Federal Trade Commission Chairman Jon Leibowitz released the agency’s 2012 Annual Highlights today at the spring meeting of the American Bar Association’s Section of Antitrust Law in Washington, DC, recognizing the agency’s continued efforts to protect consumers and promote competition.
The Highlights, published in an online format for the first time this year, focus on the Commission’s work in multiple areas since March 2011, including online privacy, consumer fraud during the economic downturn, health care competition, and safeguarding children.
“This has been an incredibly productive and important year for consumers and for competition. We’re proud that the FTC has been at the forefront of practicing good government, effective law enforcement, and outstanding outreach to consumers, businesses, and our law enforcement partners around the globe, all in a bipartisan, consensus-driven way,” said Leibowitz in a video statement.
The Highlights call to attention the FTC’s work in 10 broad categories, including:
- Protecting Consumer Privacy: The FTC continues to raise the profile of privacy practices – online and off - through law enforcement, consumer education, and policy initiatives.
- Fighting ‘Last Dollar’ Fraud: The FTC is stopping scammers who take advantage of the nation’s most financially fragile consumers through deceptive mortgage servicing practices, abusive debt collection tactics, bogus credit repair services, sham mortgage, tax, and debt relief offers, and fraudulent job and business opportunity schemes.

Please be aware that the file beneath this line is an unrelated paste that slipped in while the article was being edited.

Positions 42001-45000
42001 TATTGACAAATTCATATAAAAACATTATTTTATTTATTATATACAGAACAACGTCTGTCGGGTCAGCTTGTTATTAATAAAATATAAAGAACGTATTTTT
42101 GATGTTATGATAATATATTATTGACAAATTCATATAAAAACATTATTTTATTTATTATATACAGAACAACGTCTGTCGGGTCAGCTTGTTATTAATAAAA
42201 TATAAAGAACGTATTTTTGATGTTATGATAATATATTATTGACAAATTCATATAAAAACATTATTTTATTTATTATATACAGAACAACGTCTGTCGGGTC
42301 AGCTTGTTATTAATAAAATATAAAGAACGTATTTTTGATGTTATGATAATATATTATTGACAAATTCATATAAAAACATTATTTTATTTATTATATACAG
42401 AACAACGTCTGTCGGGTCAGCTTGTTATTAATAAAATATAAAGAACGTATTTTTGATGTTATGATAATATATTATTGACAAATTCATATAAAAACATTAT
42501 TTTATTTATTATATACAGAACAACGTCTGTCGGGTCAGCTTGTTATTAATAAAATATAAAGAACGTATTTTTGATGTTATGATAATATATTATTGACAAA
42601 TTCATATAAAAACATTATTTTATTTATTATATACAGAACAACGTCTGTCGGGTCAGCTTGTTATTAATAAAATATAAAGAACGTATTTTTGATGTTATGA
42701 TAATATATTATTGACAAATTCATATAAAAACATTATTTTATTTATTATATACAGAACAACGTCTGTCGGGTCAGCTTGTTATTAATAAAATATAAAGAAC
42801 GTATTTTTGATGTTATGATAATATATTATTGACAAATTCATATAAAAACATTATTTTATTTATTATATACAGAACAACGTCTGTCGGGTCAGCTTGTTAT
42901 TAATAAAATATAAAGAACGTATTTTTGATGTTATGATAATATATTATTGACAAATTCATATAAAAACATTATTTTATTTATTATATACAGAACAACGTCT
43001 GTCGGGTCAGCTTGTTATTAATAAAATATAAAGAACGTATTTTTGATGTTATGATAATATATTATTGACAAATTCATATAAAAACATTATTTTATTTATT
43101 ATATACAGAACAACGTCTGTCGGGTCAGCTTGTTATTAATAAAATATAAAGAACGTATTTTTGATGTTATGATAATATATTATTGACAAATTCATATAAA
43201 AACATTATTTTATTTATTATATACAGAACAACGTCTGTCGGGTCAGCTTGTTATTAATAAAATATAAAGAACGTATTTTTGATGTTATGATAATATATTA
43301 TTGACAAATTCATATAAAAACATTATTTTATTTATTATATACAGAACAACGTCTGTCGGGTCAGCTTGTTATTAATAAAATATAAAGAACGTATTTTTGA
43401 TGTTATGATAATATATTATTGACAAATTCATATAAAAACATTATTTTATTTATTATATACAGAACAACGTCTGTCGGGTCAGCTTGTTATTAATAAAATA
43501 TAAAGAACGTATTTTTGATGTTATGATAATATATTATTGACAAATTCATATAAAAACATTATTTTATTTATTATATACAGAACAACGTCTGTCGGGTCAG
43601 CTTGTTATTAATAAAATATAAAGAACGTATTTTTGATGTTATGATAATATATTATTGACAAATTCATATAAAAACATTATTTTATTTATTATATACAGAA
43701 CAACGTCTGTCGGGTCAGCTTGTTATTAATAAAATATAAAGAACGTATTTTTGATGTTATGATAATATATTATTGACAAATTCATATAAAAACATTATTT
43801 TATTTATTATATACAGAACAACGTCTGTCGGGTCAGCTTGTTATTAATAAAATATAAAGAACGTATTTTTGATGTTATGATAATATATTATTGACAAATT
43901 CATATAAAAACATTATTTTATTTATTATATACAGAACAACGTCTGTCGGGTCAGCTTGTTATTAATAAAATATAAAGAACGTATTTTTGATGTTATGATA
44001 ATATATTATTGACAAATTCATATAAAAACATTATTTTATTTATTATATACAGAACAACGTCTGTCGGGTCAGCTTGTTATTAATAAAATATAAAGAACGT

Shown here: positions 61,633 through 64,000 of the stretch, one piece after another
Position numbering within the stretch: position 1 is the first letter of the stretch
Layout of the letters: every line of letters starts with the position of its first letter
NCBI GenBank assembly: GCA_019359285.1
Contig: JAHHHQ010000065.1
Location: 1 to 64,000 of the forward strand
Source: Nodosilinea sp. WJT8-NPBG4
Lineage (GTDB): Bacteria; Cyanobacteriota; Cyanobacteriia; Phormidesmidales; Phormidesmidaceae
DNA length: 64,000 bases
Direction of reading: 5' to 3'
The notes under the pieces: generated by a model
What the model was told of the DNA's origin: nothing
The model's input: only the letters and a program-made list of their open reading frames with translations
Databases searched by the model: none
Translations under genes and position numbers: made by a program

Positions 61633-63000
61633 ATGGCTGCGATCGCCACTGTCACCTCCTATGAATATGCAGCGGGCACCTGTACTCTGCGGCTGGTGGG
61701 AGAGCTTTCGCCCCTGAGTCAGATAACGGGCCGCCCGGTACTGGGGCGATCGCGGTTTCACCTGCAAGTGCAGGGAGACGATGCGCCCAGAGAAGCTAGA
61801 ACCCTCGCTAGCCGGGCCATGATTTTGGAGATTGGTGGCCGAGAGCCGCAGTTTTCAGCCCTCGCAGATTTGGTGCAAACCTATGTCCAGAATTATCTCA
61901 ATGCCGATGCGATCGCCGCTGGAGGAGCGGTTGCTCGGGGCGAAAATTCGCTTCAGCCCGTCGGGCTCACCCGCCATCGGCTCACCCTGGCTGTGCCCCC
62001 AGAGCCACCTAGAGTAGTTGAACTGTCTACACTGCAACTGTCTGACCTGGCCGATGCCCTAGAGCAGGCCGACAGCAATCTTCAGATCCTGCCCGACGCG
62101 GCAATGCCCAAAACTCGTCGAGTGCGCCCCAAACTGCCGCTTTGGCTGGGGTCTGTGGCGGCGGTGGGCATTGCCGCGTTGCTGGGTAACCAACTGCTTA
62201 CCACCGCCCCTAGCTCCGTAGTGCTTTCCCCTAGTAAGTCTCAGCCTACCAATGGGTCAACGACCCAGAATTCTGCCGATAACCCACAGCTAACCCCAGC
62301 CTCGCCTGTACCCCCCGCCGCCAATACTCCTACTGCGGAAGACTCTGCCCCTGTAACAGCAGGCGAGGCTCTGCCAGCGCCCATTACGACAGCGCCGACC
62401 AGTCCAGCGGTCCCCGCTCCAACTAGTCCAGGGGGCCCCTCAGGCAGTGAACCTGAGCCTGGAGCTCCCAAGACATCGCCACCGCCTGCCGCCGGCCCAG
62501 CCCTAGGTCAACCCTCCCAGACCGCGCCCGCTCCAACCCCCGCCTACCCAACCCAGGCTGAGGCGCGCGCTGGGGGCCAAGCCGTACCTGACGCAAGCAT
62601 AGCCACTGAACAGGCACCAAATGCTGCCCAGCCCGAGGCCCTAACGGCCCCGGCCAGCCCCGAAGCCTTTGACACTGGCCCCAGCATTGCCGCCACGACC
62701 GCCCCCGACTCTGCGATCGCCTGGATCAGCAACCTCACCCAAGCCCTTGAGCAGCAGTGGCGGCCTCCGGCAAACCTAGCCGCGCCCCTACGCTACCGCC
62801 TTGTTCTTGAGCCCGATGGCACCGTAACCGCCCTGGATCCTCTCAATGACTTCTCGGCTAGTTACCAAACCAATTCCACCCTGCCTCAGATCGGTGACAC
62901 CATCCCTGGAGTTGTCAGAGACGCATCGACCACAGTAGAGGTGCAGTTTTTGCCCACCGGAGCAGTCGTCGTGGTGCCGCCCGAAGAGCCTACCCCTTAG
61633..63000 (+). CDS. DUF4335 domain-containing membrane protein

- Promoting Competition in Health Care and Containing Costs of Prescription Drugs: The Commission works to prevent anticompetitive conduct and mergers involving the health care sector, from hospitals to pharmaceutical companies. One of the FTC’s top priorities continues to be restricting anticompetitive “pay-for-delay” patent settlements.
- Trending in Technology: Nearly 100 years of experience gives the FTC a unique perspective when it comes to anticipating and evaluating new technology, and using appropriate measures of enforcement, education, and public engagement to address evolving markets and business models.
The FTC also remains focused on using enforcement, education, and engagement to
safeguard children from unfair and deceptive marketing and advertising and protect kids online.
The Highlights identify the FTC’s work in challenging deceptive advertising and marketing including successfully challenging a number of deceptive claims about disease prevention and health promotion. While monitoring energy markets, the FTC closely scrutinizes mergers and acquisitions in the energy sector, and monitors environmental marketing to make sure it is truthful and based on scientific evidence. The Highlights also note the FTC’s increasing international collaboration with foreign counterparts and how the Commission practices good government through ongoing rule review and other initiatives.
Archives of past Annual Reports are available on the FTC website.
Statistics from the Bureau of Competition (above) and the Bureau of Consumer Protection (right) from the FTC's 2012 Annual Highlights.
The Federal Trade Commission works for consumers to prevent fraudulent, deceptive, and unfair business practices and to provide information to help spot, stop, and avoid them. To file a complaint in English or Spanish, visit the FTC's online Complaint Assistant or call 1-877-FTC-HELP (1-877-382-4357). The FTC enters complaints into Consumer Sentinel, a secure, online database available to more than 1,800 civil and criminal law enforcement agencies in the U.S. and abroad. The FTC's Web site provides free information on a variety of consumer topics. Like the FTC on Facebook and follow us on Twitter.
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